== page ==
When the season ends, the Oakland Raiders will have 19 March 1 free agents on their roster, including, most notably, cornerback Charles Woodson. Woodson earned $2.4125 million in base salary this season and says he wants to remain a Raider, but he also made clear last week he has a larger priority. "I want every penny," Woodson said, meaning he wants full market value for being among the game's best corners. The Raiders have to make some tough choices, including what to do with 38-year-old quarterback Rich Gannon, who is due to make $7 million next season, but deciding whether to slap the franchise tag on Woodson may be among the most difficult. They could do it and then pay him the average of the top five corners in the league for one year, around $7 million, but the outspoken Woodson has already said he is violently opposed to such a move. "Forget the average," Woodson said. "I want to be the top." He may be, but maybe not next season . . . Anyone wondering what's happened to Ricky Williams need only look to see he's on pace to become the fourth running back in history to carry 400 times in a season. Williams came into this week averaging 24.5 carries a game. If he hits his average, he will finish with 392, but he could easily eclipse that if the Dolphins believe that is the way to win. Williams had 54 carries in 96 hours earlier this season, carrying 23 times against Washington Nov. 23 and 31 times four days later against Dallas. Williams had been averaging 4.5 yards a carry earlier this year but he's sunk to 3.5, piling up 1,188 yards. If he becomes the fourth back to hit 400, it will not be a welcome milestone. The all-time leader is Jamal Anderson, who rushed 410 times in 1998 and was never the same. He averaged 4.5 yards a carry that year, injured his knee the next season, and never ecliped 3.6 per rush after that. Still, Williams accepts his fate. "This is what I do," he said. "I take a pounding." He also runs for 100 yards. Williams has done it 16 times in two years with the Dolphins, breaking the club record held by Larry Csonka. It took Csonka 106 games to set that mark. It took Williams 29 to break it . . . Of the nine coaches who have full control over personnel decisions, four have their teams leading their divisions. Of the 32 NFL teams, 16 have a clear line between the personnel department and the head coach . . . Despite a 5-9 record, Steelers quarterback Tommy Maddox has quietly rewritten Pittsburgh's single-season passing records. He has already set the club record for completions and would break the record for attempts with 13 more. He has thrown for 3,146 yards, trailing only Terry Bradshaw's 3,724 in 1979. In two years Maddox also has the season completion record (62.1 percent), most 300-yard passing games in a season, most passing yards in a game, and most attempts in a game . . . Cleveland defensive tackle Gerard Warren is willing to rework a contract that has hit several escalator clauses for next season. Warren's salary would go from $1.165 million to $5.8 million, a figure that would make him the second highest-paid defensive tackle in the league behind Warren Sapp and the third highest-paid player on the Browns.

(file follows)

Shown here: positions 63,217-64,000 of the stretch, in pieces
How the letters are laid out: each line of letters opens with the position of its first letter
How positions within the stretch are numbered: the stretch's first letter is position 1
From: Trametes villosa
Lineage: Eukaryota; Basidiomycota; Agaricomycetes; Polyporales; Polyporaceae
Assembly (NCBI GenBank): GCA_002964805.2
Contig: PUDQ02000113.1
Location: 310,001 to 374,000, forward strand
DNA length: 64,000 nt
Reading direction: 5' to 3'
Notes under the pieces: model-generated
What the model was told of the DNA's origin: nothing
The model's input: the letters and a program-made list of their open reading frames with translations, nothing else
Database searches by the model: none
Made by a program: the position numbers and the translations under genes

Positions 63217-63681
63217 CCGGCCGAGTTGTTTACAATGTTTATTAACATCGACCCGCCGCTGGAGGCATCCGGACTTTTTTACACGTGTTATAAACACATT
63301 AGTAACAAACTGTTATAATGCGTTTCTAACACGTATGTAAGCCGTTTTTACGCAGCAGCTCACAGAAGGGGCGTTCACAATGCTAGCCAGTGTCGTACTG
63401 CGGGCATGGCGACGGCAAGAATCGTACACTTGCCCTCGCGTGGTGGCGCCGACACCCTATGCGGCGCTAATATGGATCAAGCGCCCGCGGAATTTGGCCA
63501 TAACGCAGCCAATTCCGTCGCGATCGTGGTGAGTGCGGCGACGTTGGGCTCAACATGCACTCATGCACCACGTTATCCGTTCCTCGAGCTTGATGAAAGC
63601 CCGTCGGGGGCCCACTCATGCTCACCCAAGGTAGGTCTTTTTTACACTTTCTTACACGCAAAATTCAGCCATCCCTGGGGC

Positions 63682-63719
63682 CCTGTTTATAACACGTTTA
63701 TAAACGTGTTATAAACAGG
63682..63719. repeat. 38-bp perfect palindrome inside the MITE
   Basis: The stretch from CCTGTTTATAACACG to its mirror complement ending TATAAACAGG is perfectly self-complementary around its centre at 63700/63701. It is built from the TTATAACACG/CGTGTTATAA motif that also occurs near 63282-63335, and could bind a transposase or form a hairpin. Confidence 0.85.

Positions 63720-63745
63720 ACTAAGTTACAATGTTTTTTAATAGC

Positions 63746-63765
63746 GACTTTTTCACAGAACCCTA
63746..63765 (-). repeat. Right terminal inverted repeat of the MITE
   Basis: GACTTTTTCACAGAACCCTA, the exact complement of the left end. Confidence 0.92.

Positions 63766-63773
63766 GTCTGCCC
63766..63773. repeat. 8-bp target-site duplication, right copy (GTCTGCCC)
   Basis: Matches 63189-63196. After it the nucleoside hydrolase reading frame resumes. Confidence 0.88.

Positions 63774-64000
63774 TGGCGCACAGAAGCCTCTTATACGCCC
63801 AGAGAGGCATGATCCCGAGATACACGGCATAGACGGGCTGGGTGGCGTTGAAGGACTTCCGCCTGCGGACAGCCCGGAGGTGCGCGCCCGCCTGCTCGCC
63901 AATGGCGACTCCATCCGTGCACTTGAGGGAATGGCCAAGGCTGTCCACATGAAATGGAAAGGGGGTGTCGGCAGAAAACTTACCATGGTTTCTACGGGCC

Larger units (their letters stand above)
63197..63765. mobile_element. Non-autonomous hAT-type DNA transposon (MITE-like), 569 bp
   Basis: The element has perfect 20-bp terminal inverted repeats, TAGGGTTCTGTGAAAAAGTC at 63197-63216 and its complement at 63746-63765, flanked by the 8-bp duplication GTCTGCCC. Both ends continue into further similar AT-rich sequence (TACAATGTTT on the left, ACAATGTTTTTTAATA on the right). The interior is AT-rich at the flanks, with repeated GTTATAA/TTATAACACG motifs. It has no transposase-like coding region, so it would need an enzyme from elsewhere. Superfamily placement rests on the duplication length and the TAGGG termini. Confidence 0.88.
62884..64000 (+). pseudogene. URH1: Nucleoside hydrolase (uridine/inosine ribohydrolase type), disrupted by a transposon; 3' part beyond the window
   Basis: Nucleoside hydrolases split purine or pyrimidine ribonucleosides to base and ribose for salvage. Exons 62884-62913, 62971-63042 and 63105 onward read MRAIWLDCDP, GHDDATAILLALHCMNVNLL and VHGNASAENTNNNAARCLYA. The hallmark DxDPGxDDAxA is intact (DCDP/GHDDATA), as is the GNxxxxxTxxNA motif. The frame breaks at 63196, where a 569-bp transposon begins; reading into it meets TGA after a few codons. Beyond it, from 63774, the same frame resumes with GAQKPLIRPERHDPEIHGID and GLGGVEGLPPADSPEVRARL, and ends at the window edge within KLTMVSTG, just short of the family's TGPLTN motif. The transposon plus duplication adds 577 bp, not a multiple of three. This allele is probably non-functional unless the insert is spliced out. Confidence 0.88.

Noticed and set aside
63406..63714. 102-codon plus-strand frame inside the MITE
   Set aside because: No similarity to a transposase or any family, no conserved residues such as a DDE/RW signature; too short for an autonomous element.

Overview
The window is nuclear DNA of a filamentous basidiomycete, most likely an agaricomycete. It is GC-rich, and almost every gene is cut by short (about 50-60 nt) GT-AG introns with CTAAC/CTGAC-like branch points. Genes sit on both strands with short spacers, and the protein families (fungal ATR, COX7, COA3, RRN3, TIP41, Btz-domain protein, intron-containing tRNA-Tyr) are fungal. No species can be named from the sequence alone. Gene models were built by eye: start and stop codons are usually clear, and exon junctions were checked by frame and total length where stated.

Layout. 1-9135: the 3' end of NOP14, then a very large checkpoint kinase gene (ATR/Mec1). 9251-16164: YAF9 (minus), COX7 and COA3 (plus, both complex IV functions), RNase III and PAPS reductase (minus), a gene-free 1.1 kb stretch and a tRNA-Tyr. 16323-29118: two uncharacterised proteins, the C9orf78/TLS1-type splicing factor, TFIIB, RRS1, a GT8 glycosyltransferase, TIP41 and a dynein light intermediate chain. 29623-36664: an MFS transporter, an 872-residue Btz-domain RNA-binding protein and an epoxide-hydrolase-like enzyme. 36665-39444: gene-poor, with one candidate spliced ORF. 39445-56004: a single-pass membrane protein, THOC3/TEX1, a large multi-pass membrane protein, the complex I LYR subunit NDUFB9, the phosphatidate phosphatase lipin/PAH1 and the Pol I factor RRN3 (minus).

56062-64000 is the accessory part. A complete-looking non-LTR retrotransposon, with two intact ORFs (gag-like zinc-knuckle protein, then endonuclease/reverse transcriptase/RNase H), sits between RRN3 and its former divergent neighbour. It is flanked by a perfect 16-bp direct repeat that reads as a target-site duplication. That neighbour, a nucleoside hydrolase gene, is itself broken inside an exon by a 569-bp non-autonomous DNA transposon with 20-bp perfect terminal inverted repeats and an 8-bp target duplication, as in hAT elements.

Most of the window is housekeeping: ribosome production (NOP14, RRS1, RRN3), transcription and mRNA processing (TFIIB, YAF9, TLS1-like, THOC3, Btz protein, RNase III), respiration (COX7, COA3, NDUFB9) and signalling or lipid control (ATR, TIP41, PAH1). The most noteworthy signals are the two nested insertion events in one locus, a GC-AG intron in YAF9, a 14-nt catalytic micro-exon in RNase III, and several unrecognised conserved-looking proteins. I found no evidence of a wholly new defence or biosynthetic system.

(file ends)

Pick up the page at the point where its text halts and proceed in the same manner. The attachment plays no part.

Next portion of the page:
Father figure